Minister floats idea of seed banks


Seed technology of Pakistan requires a paradigm shift and the country needs to learn from other nations how it can add value to its seeds to build resilience to climate change, diseases and pests, said Minister for National Food Security and Research Fakhar Imam.

Speaking at a webinar titled “China-Pakistan Agricultural Cooperation and Prospects”, organised by the China Economic Net and The Express Tribune on Thursday, the minister said that Pakistan should establish seed banks so that seeds from other countries could be stored there.

He stressed that Pakistan needed to learn from China’s expertise in the agriculture sector. “China has performed exceptionally well and raised its cotton production by a huge margin,” he told the webinar participants. “Pakistan used to produce a mammoth amount of cotton but unfortunately we have fallen behind now.”

The minister emphasised that Pakistan should learn hybrid seed production from China because currently it was importing high-yielding rice seeds from Beijing.

He recalled that in March 2020 Pakistan and China had signed a memorandum of understanding to make technology and agriculture part of the China-Pakistan Economic Corridor (CPEC) project.

“We look forward to benefitting from it because agriculture contributes 19.3% to Pakistan’s GDP (gross domestic product) and employs 40% of the workforce,” he said.

“With all the measures the government is taking to facilitate investors from China, we hope that relations between the two countries will deepen in future,” he said.

Speaking on the occasion, Board of Investment Secretary Fareena Mazhar pointed out that the agriculture sector represented a fifth of Pakistan’s economy, however, the output had been declining for the past few years.

She stressed that Internet of Things (IoT) could help farmers optimise resources and enhance productivity, adding that the government had introduced reforms aimed at energising business growth to uplift the agriculture sector.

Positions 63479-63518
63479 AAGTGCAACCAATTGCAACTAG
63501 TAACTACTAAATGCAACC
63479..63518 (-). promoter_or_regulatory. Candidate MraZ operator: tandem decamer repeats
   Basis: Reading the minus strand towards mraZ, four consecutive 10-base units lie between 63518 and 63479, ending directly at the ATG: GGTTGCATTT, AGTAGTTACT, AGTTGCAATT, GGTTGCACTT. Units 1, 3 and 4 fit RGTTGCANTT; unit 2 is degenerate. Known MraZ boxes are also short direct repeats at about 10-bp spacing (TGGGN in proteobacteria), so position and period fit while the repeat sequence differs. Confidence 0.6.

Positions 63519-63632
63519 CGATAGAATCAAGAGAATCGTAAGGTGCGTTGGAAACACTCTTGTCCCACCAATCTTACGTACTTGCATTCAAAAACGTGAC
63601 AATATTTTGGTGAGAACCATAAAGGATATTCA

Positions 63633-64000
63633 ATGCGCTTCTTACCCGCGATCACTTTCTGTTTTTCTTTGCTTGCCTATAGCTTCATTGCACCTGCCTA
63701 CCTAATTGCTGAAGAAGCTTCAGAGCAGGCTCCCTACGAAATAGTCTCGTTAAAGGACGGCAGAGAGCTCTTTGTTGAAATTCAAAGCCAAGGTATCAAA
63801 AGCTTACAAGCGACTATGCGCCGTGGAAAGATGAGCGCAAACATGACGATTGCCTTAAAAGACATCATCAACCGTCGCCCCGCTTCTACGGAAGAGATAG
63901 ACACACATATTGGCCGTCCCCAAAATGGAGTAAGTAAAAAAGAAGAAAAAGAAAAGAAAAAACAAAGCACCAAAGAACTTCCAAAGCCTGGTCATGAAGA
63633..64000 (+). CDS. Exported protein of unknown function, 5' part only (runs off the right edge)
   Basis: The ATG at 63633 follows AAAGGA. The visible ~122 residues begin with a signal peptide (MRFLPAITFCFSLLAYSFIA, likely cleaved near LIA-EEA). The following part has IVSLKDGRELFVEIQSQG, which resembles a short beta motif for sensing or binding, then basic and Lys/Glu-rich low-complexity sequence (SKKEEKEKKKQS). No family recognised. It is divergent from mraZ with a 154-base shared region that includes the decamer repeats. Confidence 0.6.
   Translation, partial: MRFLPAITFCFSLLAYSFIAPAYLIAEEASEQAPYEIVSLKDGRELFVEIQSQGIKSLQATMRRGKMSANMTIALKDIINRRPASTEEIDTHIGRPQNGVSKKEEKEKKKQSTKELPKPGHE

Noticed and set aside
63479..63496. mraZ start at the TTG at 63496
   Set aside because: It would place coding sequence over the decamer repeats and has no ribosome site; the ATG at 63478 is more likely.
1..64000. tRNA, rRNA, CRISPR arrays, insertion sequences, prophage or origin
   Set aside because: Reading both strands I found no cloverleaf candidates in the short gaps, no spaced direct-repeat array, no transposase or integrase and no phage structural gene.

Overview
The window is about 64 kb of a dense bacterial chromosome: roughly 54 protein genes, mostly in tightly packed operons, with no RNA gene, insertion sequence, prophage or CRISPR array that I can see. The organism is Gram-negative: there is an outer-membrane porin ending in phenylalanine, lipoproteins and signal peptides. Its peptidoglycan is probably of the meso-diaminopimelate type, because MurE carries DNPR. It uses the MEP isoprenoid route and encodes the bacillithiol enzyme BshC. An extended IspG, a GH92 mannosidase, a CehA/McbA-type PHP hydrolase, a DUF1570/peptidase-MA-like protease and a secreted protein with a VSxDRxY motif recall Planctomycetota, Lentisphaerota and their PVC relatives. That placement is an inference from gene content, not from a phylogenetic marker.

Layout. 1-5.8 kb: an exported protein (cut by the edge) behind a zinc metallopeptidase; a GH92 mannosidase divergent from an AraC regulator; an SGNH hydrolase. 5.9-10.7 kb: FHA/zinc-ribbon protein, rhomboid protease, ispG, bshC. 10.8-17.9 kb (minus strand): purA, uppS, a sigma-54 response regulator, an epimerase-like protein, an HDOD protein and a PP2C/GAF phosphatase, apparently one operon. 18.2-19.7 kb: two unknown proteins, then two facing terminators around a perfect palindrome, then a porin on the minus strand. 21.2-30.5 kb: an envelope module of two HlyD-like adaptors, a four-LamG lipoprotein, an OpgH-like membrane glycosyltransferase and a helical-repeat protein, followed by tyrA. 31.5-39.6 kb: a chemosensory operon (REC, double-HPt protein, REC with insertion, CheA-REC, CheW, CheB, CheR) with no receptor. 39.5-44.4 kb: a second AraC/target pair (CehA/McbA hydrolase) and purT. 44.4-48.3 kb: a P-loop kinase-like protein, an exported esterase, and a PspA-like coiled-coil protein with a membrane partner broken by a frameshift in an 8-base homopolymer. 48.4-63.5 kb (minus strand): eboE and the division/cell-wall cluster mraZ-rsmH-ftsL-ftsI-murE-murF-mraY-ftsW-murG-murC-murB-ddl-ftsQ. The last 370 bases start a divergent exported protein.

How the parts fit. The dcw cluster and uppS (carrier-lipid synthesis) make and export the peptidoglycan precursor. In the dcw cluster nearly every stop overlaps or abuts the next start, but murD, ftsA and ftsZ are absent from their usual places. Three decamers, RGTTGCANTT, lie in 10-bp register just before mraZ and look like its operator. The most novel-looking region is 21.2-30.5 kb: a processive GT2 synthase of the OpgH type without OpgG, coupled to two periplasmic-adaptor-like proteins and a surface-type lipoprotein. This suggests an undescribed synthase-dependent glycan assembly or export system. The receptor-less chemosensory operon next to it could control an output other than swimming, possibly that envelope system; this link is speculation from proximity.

She pointed out that 64 out of 313 tariff lines included in the second phase of China-Pakistan Free Trade Agreement were related to agricultural products.

Chinese Ministry of Agriculture and Rural Affairs Director Market and Trade Research Office Zhai Xueling said that cooperation between Pakistan and China in the agriculture sector had solid foundations.

“Comparative advantages are at play on both sides. Pakistan has low-cost labour while China has the technology to aid the agriculture sector of Pakistan,” she said.

“China’s trade with Pakistan has increased, and both imports and exports have jumped.” China mainly imported rice and aquatic products from Pakistan.

According to Zhai, China can help Pakistan with drip irrigation as well as primary food processing techniques, which would help leverage Pakistan’s geographical position.

She was of the view that Pakistan’s economy was in a good shape having massive potential and excellent investment climate. She voiced hope that Pakistan’s production of nuts, cotton and yarn would expand in the coming years.

National Assembly Standing Committee on Foreign Affairs Chairman Ehsanullah Tiwana held the opinion that improvement in agriculture was the only way for expanding Pakistan’s economy.

He lamented the bureaucratic hurdles in the sector as quality seeds failed to reach farmers. “We are making efforts to introduce a policy, which will result in agricultural surplus,” he said.

He pointed out that Pakistan, despite being a cotton-producing country, was importing the commodity due to shortfall caused by climate change and substandard seeds. In that regard, he revealed, he would present policy recommendations to Prime Minister Imran Khan within six to eight weeks.

Recovery of Pakistan’s power loom industry and agriculture with positive growth despite Covid-19 should be taken as positive signals, he stressed and highlighted that at present the agriculture sector had a shortage of workers, which was a positive sign as jobs were being generated.

Chinese Ambassador to Pakistan Nong Rong said that China and Pakistan had jointly established communication channels for business-to-business cooperation and information sharing.

“This will encourage both sides to invest in seed industry, agricultural material, agricultural industry and agriculture product processing,” he said.

Pakistan’s Ambassador to China Moinul Haq said that agriculture had been identified as the sector that would be given special attention. Under CPEC phase-II, agricultural cooperation was included as part of the socio-economic development strategy, he said.

He told webinar participants that a special working group on agriculture was established in cooperation with China in March 2020 and a plan of action was being discussed between food ministries of the two nations to implement a large number of joint projects.